Breast cancer is a malignant lesion caused by abnormal changes and growth in breast tissue epithelial cells, including glands, lobules, and larynx (1). The tumor can be benign or malignant. Benign tumors are not cancerous, and their cells appear to be normal. They grow slowly and do not attack adjacent tissues, and do not penetrate other parts of the body. On the other hand, malignant tumors are cancerous. Several factors may cause breast cancer, including age, sex, family history, genetic disorders, physical inactivity, alcohol consum-ption, tobacco, and oral contraceptives (1).
Cervical cancer occurs in the cells in the lower part of the uterus, which is attached to the vagina. A variety of human papillomavirus (HPV) strains (a sexually transmitted infection), the history of sexually trans-mitted diseases, smoking, early-onset sex, and multiple sex partners may lead to cervical cancer (2, 3).
More than 2 million new cases of breast cancer were diagnosed worldwide in 2018, and 626 000 women lost their lives to this disease. Moreover, 25.4% of all cancers diagnosed in women and 15% of deaths due to cancer in women are due to breast cancer. This type of cancer has the highest incidence and is the first cause of death due to cancer among women. In Iran, breast cancer accounts for 27% of the total incidence of cancer in women, which is the highest incidence of cancers, and it is the sixth cause of death due to cancer among women. In 2018, 7% of all cancers diagnosed in women and 7% of deaths from cancer in women were due to cervical cancer. In general, cervical cancer is the fourth most common cancer in incidence and mortality in women worldwide. However, in Iran, the incidence and death rate due to this cancer is lower than the global average, and it accounts for almost 0.83% of the new cases of all cancers diagnosed in women (4, 5).
Screening is referred to all interventions that result in early detection of cancer in people who have no suspicious symptoms but are at potential risk. Screening can be done in moderate and high-risk groups. The necessity of screening services depends on the incidence and prevalence rate of the disease and the financial resources of each country. Furthermore, despite its effectiveness, screening may not be cost-effective. The purpose of the "Early Detection Program" is to establish a care system for early detect-able and preventable cancers, primarily based on the early detection of high-risk individuals and, subse-quently, organizing community-based screenings.
The Cost-effectiveness of screening for breast and cervical cancer has been reported desirable in several studies (2, 6-10). The results of a meta-analysis during 1960-2014 showed that screening with mammography reduces the risk of death from cancer by 19% and that it is more beneficial in older women (11).
According to regional studies, patients with breast cancer in Iran are at least 10 years younger than the world average(most frequent in 40-49 years), and they find out about their illness when they are in a more advanced stage of the disease (12, 13). There is no routine and regular program for the prevention and screening of cervical and breast cancer in Iran's health system, and screening is done voluntarily. Undou-btedly, planning and policymaking for establishing a consistent national screening program will require conducting studies to assess the current status and identify priorities and high-risk groups in the society.
A screening program for breast and cervical cancers has been conducted as a pilot study in Isfahan province, one of the largest and most populated provinces of central Iran, which can be used by health policymakers to design a screening program at a national level. Therefore, this study was conducted to investigate the incidence rate and the geographical distribution of breast cancer and cervical intraepithelial lesions in Isfahan province.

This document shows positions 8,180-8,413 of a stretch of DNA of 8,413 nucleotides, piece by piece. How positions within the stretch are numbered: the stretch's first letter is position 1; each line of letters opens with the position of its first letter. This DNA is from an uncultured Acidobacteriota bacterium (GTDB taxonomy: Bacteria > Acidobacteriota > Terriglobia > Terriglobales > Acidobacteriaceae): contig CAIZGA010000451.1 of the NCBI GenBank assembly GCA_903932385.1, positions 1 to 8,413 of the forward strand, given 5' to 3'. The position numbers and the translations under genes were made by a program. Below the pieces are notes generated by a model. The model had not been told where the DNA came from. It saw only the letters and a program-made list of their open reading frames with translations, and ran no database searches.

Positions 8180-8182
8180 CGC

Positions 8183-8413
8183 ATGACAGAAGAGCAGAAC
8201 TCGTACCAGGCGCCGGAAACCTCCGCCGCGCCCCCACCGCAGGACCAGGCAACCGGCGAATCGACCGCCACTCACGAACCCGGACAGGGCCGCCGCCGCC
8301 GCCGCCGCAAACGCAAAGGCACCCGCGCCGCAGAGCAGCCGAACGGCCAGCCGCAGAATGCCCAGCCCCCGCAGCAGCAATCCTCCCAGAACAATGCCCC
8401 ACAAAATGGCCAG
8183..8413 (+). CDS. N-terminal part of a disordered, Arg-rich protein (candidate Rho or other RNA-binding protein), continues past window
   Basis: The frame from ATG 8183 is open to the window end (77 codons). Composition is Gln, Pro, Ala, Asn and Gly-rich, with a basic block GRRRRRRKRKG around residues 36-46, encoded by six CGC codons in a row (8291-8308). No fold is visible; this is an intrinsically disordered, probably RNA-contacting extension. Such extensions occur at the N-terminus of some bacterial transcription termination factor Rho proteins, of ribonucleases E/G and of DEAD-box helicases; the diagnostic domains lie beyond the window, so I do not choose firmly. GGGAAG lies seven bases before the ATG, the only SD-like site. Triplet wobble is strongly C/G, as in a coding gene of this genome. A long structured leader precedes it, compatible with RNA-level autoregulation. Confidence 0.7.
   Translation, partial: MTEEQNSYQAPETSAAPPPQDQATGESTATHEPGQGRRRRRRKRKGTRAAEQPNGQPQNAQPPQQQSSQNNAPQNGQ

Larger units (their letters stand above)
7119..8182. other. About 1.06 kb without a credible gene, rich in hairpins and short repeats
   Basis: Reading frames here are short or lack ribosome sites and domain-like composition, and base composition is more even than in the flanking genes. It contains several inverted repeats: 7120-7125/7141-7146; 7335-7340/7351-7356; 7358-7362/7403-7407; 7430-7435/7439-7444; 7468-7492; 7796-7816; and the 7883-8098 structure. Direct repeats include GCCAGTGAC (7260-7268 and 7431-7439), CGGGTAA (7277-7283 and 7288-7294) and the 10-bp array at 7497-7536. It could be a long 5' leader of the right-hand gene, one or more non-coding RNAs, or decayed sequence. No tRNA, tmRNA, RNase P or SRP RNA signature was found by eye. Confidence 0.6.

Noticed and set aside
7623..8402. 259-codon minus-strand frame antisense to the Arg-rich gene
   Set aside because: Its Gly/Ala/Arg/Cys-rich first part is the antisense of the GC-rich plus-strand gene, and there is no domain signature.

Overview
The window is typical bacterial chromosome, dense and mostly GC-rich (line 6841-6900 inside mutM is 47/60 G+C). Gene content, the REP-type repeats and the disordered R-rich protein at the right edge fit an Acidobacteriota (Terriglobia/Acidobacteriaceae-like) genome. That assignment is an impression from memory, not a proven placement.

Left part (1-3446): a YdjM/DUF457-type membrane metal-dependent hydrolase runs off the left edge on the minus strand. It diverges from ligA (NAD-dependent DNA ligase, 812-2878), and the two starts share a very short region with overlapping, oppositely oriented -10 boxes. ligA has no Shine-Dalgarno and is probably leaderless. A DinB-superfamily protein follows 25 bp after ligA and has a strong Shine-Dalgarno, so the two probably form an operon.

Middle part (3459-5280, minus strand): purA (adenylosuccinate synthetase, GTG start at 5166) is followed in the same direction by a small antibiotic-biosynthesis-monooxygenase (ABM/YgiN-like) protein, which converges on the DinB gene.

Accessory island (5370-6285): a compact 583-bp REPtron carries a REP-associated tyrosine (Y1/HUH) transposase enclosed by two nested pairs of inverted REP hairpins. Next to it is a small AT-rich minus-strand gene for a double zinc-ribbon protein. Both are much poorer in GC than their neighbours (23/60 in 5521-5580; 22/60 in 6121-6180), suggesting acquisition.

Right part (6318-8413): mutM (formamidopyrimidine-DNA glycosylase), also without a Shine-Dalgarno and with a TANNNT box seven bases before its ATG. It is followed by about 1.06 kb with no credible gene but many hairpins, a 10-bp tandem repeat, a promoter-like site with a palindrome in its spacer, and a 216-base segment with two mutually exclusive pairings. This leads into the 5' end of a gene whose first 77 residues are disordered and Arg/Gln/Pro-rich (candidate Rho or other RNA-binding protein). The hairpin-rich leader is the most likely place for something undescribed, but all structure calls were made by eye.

Materials and Methods
The province of Isfahan, located in Iran's central region, has an area of approximately 107 027 sq km (6.57 percent of the country's general area). Around 5.2 million people live in this province, including 2.5 million women.
Isfahan province, in the center of Iran and about 340 kilometers south of Tehran, Iran's capital, was selected as the study location; On the north, Qom, Semnan, and Markazi provinces are neighbors, on the south, Fars, and the east, Yazd, and on the west, Lorestan, Khuzestan, and Chaharmahal (Figure 1).
Figure 1. Isfahan location on the map
Approximately 50% of women in Isfahan aged 30-60 years participated in the first step in early detection of breast cancer. Breast cancer screening was cond-ucted by midwives, who conducted clinical exami-nations and surveyed women about family histories of breast cancer. Further investigation was conducted on those with a family history of cancer or clinical suspicions.
Mammography and biopsy were used as the second step to confirm the benign breast tumor or breast cancer. Fibroadenoma and Cystic Fibrosis were the most common benign breast tumors in pathological findings.
Also, for cervical intraepithelial lesions, all women aged 30-59 years were screened, about 25% of whom participated in the first step of the screening program. They were investigated for HPV DNA testing. Also, Pap smear was another test that was done for them. In the second step, colposcopy and biopsy were used for the final diagnosis.
Microsoft Office Excel was used to estimate the incidence in each county. The geographic distribution of benign breast tumors or breast cancer in every 22 counties was also analyzed using a color spectrum based on quarters. Moran's I and Getis-Ord Gi tests were used to test the incidence variations between provinces and their spatial autocorrelation. The first quarter (Q1) shows the lowest incidence, while the fourth quarter (Q4) shows the highest incidence. An Arc Map 10.2 GIS was used to create the chart. Statistical significance was considered to be less than 0.05.
All of the screening data is stored in Excel files, including the number of screened individuals and the final number of patients identified as having cancer or tumors. There is no individual patient data in there, and all of the data is cumulative. This data was made available to us after an Author (Ms.Ghaderi) contacted and coordinated with the one responsible for the Isfahan Cancer registry (Dr. Ravankhah).
The study's protocol was confirmed in the ethical committee of Mashhad University of Medical Sciences (Ethical code: IR.MUMS.MEDICAL.REC1398.927).